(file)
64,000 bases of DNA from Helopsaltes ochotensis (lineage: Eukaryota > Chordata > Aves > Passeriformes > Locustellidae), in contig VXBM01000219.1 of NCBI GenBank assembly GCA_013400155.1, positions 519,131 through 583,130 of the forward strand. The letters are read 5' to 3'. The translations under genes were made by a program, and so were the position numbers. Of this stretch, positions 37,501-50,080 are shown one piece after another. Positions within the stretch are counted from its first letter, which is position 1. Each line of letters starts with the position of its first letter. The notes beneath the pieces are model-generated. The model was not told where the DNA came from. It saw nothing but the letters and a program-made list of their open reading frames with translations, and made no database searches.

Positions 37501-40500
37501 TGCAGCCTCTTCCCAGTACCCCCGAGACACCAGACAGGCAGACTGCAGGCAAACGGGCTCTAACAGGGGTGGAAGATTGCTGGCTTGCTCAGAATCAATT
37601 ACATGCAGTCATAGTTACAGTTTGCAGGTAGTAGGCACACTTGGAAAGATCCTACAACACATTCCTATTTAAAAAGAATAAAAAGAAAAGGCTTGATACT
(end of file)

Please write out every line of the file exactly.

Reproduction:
64,000 bases of DNA from Helopsaltes ochotensis (lineage: Eukaryota > Chordata > Aves > Passeriformes > Locustellidae), in contig VXBM01000219.1 of NCBI GenBank assembly GCA_013400155.1, positions 519,131 through 583,130 of the forward strand. The letters are read 5' to 3'. The translations under genes were made by a program, and so were the position numbers. Of this stretch, positions 37,501-50,080 are shown one piece after another. Positions within the stretch are counted from its first letter, which is position 1. Each line of letters starts with the position of its first letter. The notes beneath the pieces are model-generated. The model was not told where the DNA came from. It saw nothing but the letters and a program-made list of their open reading frames with translations, and made no database searches.

Positions 37501-40500
37501 TGCAGCCTCTTCCCAGTACCCCCGAGACACCAGACAGGCAGACTGCAGGCAAACGGGCTCTAACAGGGGTGGAAGATTGCTGGCTTGCTCAGAATCAATT
37601 ACATGCAGTCATAGTTACAGTTTGCAGGTAGTAGGCACACTTGGAAAGATCCTACAACACATTCCTATTTAAAAAGAATAAAAAGAAAAGGCTTGATACT